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Suggestion FAQ 4.9

P: n/a
4.9 How do I find the size of the window/browser canvas area?

The answer is completely wrong and the example code is not cross
browser.

innerWidth is not the same as documentElement.clientWidth. innerWidth
includes scrollbar, clientWidth doesn't. This is a mistake I see all
over the web and I bet there are people who got that from
c.l.javascript FAQ.

The correct answer is:
It is not possible to accurately determine the width of the canvas
area, cross browser. There are various non-standard properties that
may provide some information about the viewport, but they differ
between browsers, versions, and rendering modes, so it is difficult to
accurately determine if the value can be relied upon.

| Where supported in modern browsers:
|
| var winWidth = document.documentElement.clientWidth;
| var winHeight = document.documentElement.clientHeight;

This won't work reliably. In Opera 9, documentElement.clientHeight
won't return the window height. Instead, it will return the
clientHeight of the documentElement (the HTML HTMLElement). Opera
seems to return the viewport height (no scrollbars) for
document.body.clientHeight, for no apparent reason. I would call this
a bug.

The buggy code should be removed from the FAQ.

Garrett
Aug 8 '08 #1
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6 Replies


P: n/a
I see RobG's post in response to my other FAQ Entry comment, but lets
open this up for discussion. I know David Mark did a good deal of
research on this topic. (And I don't think he used the code in the
FAQ).

Garrett

On Aug 7, 9:55*pm, dhtml <dhtmlkitc...@gmail.comwrote:
4.9 How do I find the size of the window/browser canvas area?

The answer is completely wrong and the example code is not cross
browser.

innerWidth is not the same as documentElement.clientWidth. innerWidth
includes scrollbar, clientWidth doesn't. This is a mistake I see all
over the web and I bet there are people who got that from
c.l.javascript FAQ.

The correct answer is:
It is not possible to accurately determine the width of the canvas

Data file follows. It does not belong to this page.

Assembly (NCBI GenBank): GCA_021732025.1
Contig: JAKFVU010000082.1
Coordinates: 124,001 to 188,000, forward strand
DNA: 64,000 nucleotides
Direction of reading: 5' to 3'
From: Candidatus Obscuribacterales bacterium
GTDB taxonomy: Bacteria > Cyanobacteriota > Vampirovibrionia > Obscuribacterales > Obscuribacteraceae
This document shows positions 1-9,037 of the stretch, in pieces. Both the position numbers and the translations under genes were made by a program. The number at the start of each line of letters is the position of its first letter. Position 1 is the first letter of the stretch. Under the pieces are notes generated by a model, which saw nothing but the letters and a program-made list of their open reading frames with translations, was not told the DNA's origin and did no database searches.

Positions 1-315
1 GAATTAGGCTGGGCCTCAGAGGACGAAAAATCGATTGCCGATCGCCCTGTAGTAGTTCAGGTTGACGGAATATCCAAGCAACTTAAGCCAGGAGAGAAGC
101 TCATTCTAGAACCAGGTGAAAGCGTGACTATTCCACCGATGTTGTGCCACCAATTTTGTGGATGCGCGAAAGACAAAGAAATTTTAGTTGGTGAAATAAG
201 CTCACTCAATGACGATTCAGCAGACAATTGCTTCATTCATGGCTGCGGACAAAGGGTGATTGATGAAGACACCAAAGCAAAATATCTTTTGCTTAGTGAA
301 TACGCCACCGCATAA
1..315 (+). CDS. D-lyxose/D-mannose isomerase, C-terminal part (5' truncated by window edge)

area, cross browser. There are various non-standard properties that
may provide some information about the viewport, but they differ
between browsers, versions, and rendering modes, so it is difficult to
accurately determine if the value can be relied upon.

| Where supported in modern browsers:
|
| var winWidth = document.documentElement.clientWidth;
| var winHeight = document.documentElement.clientHeight;

This won't work reliably. In Opera 9, documentElement.clientHeight
won't return the window height. Instead, it will return the
clientHeight of the documentElement (the HTML HTMLElement). Opera
seems to return the viewport height (no scrollbars) for
document.body.clientHeight, for no apparent reason. I would call this
a bug.

The buggy code should be removed from the FAQ.

Garrett
Aug 8 '08 #2

P: n/a
On Aug 8, 12:55*am, dhtml <dhtmlkitc...@gmail.comwrote:
4.9 How do I find the size of the window/browser canvas area?

The answer is completely wrong and the example code is not cross
browser.

innerWidth is not the same as documentElement.clientWidth. innerWidth
includes scrollbar, clientWidth doesn't. This is a mistake I see all
over the web and I bet there are people who got that from
c.l.javascript FAQ.
It is a mistake.
>
The correct answer is:
It is not possible to accurately determine the width of the canvas
area, cross browser. There are various non-standard properties that
may provide some information about the viewport, but they differ
between browsers, versions, and rendering modes, so it is difficult to
accurately determine if the value can be relied upon.
I agree.
>
| Where supported in modern browsers:
|
| var winWidth = document.documentElement.clientWidth;
| var winHeight = document.documentElement.clientHeight;

This won't work reliably. In Opera 9, documentElement.clientHeight
won't return the window height. Instead, it will return the
clientHeight of the documentElement (the HTML HTMLElement). Opera
seems to return the viewport height (no scrollbars) for
document.body.clientHeight, for no apparent reason. I would call this
a bug.
Yes. Opera has a bug with clientHeight, but oddly clientWidth is
okay. That was 9.0 and I think they have a new one out since then.
>
The buggy code should be removed from the FAQ.